Prosser Memorial Hospital asking for help with ambulance fundingPosted: Updated:
Last year, Medicare unexpectedly announced it wasn't going to fully cover ambulance service anymore.
That put hospital leaders in a pinch to come up with a short and long term way to keep the current service going.
"That can be a life or death situation," says Eric Mahoney, a homeowner in Grandview.
News that a big reduction in ambulance service could come as soon as May 1st, caught people in Grandview off guard.
Prosser Memorial Hospital leaders say that if they don't get the necessary funding, the Grandview EMS station will have to be shutdown and response time to emergencies could double.
Grandview and Prosser are on the hook for $92,500 and $85,000 respectively.
Mabton has been asked to pay $10,000.
Benton and Yakima Counties need to pony up another $62,500.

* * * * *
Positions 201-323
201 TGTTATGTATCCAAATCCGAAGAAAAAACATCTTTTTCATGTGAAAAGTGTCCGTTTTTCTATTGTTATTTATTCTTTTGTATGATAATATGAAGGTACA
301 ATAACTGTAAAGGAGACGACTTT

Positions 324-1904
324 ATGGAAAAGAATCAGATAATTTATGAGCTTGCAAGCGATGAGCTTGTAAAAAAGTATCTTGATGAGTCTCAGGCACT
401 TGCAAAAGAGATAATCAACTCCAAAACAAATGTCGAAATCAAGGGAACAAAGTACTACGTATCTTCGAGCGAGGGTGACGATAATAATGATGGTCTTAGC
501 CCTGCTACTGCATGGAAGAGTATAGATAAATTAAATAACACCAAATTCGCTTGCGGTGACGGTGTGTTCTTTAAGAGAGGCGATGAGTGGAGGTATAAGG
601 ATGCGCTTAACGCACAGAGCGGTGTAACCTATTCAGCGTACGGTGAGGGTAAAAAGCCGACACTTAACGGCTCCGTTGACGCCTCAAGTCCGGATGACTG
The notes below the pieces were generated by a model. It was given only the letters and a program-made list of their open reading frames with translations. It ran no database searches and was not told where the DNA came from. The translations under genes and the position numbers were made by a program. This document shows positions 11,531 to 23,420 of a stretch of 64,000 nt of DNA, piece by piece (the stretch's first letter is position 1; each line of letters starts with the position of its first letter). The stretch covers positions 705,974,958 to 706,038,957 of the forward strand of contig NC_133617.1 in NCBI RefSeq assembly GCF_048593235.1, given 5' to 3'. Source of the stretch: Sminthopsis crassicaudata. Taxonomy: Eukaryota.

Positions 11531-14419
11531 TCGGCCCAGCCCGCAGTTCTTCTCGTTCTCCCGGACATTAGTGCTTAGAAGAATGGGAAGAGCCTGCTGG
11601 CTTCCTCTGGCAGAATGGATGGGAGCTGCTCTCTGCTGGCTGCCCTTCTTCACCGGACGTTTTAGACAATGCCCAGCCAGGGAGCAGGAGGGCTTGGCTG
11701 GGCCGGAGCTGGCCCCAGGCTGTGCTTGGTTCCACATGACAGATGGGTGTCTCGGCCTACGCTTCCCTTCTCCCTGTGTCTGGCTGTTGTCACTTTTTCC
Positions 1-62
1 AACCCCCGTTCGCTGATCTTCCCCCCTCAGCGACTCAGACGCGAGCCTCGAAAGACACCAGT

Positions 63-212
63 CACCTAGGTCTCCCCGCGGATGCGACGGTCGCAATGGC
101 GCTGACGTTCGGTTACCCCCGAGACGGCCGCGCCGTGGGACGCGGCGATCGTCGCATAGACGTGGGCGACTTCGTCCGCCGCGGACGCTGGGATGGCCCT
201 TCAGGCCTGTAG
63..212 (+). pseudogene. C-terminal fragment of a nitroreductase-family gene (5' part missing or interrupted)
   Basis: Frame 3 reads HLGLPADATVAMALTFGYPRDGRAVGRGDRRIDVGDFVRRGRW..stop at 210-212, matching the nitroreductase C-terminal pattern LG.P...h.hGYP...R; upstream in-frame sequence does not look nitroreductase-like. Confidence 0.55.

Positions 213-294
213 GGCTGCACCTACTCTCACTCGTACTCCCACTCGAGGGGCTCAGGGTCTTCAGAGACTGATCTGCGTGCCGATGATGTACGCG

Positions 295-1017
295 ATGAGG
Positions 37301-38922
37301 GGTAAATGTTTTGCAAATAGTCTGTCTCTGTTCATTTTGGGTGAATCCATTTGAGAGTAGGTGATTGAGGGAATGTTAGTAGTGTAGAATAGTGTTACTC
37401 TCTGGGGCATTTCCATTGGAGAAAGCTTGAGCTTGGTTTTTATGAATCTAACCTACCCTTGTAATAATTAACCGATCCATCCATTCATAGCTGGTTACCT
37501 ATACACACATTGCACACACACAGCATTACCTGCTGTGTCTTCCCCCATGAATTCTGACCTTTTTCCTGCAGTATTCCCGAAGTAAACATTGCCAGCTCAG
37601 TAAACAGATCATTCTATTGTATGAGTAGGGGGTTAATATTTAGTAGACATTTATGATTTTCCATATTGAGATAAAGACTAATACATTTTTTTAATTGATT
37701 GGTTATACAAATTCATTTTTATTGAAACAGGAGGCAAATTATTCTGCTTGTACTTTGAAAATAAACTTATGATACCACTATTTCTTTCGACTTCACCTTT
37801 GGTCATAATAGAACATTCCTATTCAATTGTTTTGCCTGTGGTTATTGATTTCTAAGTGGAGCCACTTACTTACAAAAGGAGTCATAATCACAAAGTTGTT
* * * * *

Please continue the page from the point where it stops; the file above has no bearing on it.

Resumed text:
All this is just to keep service going this year.
"They're dealing with very restricted budgets and we understand that," says Jim Tavary, CEO of Prosser Memorial Hospital, "They're going to work on that. They're doing the very best that they can to see what's available to them in the way of funding."
For long term funding Tavary says they have no choice but to ask voters to foot the bill with a property tax.
"It sounds all good," says Mahoney, "But then we vote on it and all of a sudden they change it up. We see services get cut anyway."
"It's probably the lesser of two evils," says Sheri Pina, "I would rather pay a little more in property taxes rather than not have ambulance service and risk somebody's life."
Just to be clear, ambulance service would have to be reduced, not cut entirely...
We tried to talk with e-m-s personnel about the issue, but they were too busy responding to calls to talk with us.All cities and counties involved are supposed to start looking over the two proposals this week.